Does Feared Ex-Celtics Boss Give His New Team an Edge at Trade Deadline?

A. Sherrod BlakelyContributor IJanuary 28, 2022

Danny Ainge reacts while he looks on as he arrives prior to their game between the Los Clippers after being appointed Alternate Governor and CEO of Utah Jazz Basketball during an NBA basketball game Wednesday, Dec. 15, 2021, in Salt Lake City. (AP Photo/Rick Bowmer)
Rick Bowmer/Associated Press

They had the best record in the NBA last season, only to flame out in the second round of the playoffs by losing four straight to the Los Angeles Clippers.

Despite having the fourth-best winning percentage among NBA franchises all-time with at least 1,000 games played, they have never won an NBA title. They haven't been to the Western Conference Finals since 2007. 

This season, the Utah Jazz have again been an enigma when it comes to figuring out how far they can go. But now they have a secret weapon in the front office whom executives have long viewed as a tough, shrewd negotiator and the architect of some of the most lopsided deals in recent memory.

This past offseason, former Boston Celtics boss Danny Ainge was hired as CEO of basketball operations for the Jazz. He is expected to have a voice in the decisions made by Utah's brain trust, at the very least. 

Utah is having yet another solid season in which its record (30-19) ranks among the best in the Western Conference, but the usual postseason slump seems to have come a bit earlier than usual. The Jazz have now dropped nine of their last 11 games, including losses to Detroit, Houston and the Los Angeles Lakers—all teams with losing records at the time.

And the timing, just weeks before the Feb. 10 trade deadline, puts even more pressure on Utah to either figure out how to get more from its current roster or change things up via trade.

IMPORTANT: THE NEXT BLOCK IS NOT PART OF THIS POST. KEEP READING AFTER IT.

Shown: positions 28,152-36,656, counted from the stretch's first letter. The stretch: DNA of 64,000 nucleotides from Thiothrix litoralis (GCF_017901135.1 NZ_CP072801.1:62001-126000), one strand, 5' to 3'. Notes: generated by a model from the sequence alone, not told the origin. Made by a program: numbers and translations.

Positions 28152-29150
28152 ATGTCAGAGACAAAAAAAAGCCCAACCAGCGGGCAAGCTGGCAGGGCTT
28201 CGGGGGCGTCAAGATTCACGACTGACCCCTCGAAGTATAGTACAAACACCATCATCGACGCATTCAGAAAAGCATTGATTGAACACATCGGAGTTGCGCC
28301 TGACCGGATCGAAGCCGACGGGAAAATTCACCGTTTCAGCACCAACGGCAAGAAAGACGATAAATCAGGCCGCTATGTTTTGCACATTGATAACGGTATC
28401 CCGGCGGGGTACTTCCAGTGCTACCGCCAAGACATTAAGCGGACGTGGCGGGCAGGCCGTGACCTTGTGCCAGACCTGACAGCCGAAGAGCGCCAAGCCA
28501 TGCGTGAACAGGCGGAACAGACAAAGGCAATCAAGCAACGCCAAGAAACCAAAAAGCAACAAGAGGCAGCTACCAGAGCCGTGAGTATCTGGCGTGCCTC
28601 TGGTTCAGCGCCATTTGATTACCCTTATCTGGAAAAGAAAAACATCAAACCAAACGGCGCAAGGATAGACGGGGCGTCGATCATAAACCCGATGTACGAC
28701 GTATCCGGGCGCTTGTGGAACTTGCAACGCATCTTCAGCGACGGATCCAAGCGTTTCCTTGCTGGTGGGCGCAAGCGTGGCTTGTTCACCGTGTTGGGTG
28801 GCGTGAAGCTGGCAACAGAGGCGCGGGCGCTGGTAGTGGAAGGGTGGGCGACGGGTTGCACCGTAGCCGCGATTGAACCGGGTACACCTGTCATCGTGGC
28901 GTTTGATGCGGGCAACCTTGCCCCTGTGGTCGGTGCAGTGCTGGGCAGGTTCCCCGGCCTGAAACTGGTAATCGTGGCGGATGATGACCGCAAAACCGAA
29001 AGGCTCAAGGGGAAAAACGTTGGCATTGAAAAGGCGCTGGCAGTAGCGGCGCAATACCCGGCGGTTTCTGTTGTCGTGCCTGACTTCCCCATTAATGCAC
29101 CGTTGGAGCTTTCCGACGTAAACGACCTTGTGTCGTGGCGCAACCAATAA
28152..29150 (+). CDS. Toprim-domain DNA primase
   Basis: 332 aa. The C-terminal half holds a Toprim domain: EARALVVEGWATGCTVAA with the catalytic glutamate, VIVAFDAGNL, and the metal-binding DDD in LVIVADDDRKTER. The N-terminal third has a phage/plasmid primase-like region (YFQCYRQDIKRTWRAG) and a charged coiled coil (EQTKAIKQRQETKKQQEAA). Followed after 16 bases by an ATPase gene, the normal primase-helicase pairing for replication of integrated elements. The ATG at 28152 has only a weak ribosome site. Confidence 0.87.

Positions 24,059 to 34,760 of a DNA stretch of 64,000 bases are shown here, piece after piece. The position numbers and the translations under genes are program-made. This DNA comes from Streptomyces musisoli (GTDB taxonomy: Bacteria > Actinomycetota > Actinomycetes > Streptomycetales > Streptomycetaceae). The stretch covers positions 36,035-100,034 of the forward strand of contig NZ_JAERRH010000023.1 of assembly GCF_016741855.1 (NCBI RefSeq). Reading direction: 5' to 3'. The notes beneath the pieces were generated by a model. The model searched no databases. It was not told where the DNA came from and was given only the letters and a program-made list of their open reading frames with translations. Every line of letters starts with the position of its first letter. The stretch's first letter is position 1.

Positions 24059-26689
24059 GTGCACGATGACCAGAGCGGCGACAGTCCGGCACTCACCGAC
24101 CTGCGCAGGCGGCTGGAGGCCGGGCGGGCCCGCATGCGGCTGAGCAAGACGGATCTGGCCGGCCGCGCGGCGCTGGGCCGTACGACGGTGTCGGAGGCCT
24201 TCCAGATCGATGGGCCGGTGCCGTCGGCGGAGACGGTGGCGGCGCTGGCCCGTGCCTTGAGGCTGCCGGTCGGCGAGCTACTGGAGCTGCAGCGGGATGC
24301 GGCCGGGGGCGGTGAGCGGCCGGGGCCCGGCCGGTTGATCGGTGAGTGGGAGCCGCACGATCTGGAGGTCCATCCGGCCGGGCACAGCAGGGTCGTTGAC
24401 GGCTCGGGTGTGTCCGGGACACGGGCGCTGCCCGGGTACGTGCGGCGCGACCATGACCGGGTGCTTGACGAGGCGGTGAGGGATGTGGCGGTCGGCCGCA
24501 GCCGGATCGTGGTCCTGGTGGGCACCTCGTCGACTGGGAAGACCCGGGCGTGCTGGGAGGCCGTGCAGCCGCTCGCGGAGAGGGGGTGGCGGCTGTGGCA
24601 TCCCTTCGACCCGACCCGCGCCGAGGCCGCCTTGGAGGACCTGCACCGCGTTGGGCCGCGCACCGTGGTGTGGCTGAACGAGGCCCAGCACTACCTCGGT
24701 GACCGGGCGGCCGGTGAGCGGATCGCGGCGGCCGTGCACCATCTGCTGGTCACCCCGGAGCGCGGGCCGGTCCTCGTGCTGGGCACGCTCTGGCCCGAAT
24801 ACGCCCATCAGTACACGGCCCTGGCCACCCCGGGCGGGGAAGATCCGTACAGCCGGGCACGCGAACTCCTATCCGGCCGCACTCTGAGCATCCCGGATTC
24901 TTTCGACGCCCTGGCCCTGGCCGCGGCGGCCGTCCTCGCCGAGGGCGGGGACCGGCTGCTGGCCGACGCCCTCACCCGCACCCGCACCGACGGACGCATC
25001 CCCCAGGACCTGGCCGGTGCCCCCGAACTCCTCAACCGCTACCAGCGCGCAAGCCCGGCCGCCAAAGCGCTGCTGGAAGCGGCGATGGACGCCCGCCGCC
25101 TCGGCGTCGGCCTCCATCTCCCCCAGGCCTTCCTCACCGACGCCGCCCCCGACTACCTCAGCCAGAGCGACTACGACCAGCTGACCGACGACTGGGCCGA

If the Jazz are to get back on track prior to the trade deadline and reverse their fast-start-but-feeble-finishing ways, the newest addition to the Utah front office is going to have something to do with it. 

Ainge is quick to say that his input and role with the Jazz are very different from what he did as an executive with the Boston Celtics.

"I'm a sounding board to what everyone else is doing," Ainge told Bleacher Report. "I'm not driving the research, watching every single player on video. I'm a piece of the puzzle here, not the leader of the group."

Considering his experience as an NBA player, head coach and a longtime league executive responsible for building multiple title contenders during his time in Boston, Ainge's insights on potential deals should hold significant weight.

That voice will be critical for the Jazz, who came into this season on the short list of potential title contenders.

Because this is a new role for Ainge in a position created by the Jazz, the feeling-out process for all involved is ongoing. 

"We haven't done anything, any big decisions yet," Ainge said. "I'm involved in the organization. I have an owner [Jazz governor Ryan Smith] I have a great relationship with. He listens to me. There are a lot of people here he listens to that are very qualified and competent. I'm just another one. I like that; I like my relationship with him, and we get along well. I'm not spending 20 hours a day this time of year. I'm working, but it's different. I like it."

Ainge remains committed to winning every trade, just as he was in Boston when he had the final say on basketball-related matters. 

And it is that part of the Ainge resume that the Jazz should want to tap into.